A little too easy for comfort
This is my editorial for the Winter 2014 issue of HardCopy magazine:
I recently succumbed to my desires, and the repeated pleading of my wife (who was getting pretty fed up of me borrowing her iPad), and bought myself a tablet. I didn’t intend to. What I really wanted was a notebook PC; something that had a decent keyboard so I could actually do some proper work in a café or on a train, but small and light enough to fit in a shoulder bag. A MacBook Air would have done nicely, but I’m getting too old to learn yet another operating system, and they are pretty expensive. I toyed with the idea of a ‘convertible’, and even considered a Microsoft Surface.
But then I came across the Lenovo Miix 2, and I was hooked. It uses one of the latest quad-core Intel Atom processors and 32GB of solid state memory, which means it’s pretty fast and has a decent battery life. It runs the full version of Windows 8.1, and even comes with Microsoft Word, Excel, Powerpoint and OneNote 2013 ready installed at a third of the price of a MacBook Air. I took some convincing that I could live with an 8-inch screen, but it is incredibly light and really very usable. I haven’t touched my wife’s iPad since.
That said, there was one point during the set-up procedure which I found decidedly unsettling, and that was when I logged in to the device using my Microsoft account. It didn’t let me do this until I had typed in the two-phase authentication code that Microsoft texted to my phone, but no sooner had I done that than the Facebook app came live; the People app became populated with contacts pulled in from my Exchange account and the likes of LinkedIn and Twitter (including some I didn’t know I had); and I was logged into my OneDrive account which, as a DropBox user, I’d long forgotten existed.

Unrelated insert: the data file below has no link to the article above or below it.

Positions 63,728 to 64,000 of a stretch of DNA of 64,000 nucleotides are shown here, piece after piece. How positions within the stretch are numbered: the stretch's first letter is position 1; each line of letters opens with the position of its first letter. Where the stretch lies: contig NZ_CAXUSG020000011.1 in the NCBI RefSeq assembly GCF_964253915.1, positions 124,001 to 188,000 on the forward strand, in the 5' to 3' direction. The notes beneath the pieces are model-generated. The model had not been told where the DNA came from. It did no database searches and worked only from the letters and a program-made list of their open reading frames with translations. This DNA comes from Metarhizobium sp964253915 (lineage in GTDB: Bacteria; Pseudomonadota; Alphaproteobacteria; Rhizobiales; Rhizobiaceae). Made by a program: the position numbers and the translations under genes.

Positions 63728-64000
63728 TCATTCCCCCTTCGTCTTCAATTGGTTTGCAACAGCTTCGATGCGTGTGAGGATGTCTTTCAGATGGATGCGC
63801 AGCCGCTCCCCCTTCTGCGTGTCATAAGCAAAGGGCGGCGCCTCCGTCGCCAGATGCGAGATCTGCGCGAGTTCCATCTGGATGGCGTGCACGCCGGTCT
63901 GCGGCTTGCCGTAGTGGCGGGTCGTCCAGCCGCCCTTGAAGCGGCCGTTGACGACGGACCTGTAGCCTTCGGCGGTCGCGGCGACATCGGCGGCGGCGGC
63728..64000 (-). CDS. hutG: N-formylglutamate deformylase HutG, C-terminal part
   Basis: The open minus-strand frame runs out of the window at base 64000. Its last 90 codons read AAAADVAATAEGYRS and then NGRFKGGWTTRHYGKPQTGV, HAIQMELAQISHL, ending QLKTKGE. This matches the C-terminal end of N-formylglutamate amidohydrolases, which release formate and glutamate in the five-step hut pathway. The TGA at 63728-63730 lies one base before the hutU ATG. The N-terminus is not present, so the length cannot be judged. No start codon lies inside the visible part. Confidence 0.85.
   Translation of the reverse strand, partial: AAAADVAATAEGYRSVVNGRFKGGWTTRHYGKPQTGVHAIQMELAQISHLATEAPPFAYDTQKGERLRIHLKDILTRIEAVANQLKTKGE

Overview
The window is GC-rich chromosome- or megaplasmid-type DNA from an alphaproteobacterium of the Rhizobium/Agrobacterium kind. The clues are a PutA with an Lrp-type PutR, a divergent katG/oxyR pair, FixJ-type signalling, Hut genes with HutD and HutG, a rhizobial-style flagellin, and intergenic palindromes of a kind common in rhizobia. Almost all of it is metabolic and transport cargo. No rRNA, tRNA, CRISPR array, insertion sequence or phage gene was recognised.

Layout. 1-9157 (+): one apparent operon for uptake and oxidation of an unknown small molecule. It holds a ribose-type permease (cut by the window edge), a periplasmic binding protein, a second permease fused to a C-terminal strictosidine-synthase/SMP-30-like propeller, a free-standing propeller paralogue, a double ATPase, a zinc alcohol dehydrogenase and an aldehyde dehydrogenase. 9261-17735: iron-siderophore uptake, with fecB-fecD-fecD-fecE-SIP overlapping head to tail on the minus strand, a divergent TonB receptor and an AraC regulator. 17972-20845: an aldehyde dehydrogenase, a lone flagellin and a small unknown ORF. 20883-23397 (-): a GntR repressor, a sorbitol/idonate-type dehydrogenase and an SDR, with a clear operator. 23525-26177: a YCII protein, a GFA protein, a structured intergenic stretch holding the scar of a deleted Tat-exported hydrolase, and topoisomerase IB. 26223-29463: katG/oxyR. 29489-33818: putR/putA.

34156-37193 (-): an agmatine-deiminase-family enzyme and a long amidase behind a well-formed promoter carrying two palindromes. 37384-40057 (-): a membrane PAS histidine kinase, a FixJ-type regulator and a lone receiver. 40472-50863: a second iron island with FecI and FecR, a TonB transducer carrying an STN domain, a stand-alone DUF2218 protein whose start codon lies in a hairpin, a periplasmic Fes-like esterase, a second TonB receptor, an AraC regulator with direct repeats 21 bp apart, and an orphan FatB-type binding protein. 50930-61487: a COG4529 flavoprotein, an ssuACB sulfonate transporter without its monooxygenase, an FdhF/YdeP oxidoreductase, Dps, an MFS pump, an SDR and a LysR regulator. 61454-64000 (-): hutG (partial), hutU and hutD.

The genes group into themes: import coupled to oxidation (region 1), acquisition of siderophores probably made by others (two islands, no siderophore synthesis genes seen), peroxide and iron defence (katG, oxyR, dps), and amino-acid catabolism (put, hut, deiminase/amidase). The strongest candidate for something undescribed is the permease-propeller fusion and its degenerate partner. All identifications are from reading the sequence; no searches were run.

Of course this only happened because, over the course of the last few years, I’ve allowed various apps, particularly on my Windows Phone, to access various services. When a website asks if you want to log in using your Facebook account, rather than dream up and have to remember yet another password, it’s awfully tempting to say yes. However this is the first time the full extent of the cross-authentication that I have authorised has been brought home to me, and with it the realisation that my only protection is the single password that gives me access to the device itself: once someone’s got through that, they’ve got access to a considerable chunk of my personal data.
It is all very convenient for the end user, but the convenience hides risks that the industry has little interest in bringing to our attention. Microsoft does provide some facilities for managing linked accounts, but the full implications are not obvious. I’m certainly not going to touch a PIN-less mobile payment system, for example, until I’m much more confident of what’s going on behind the scenes.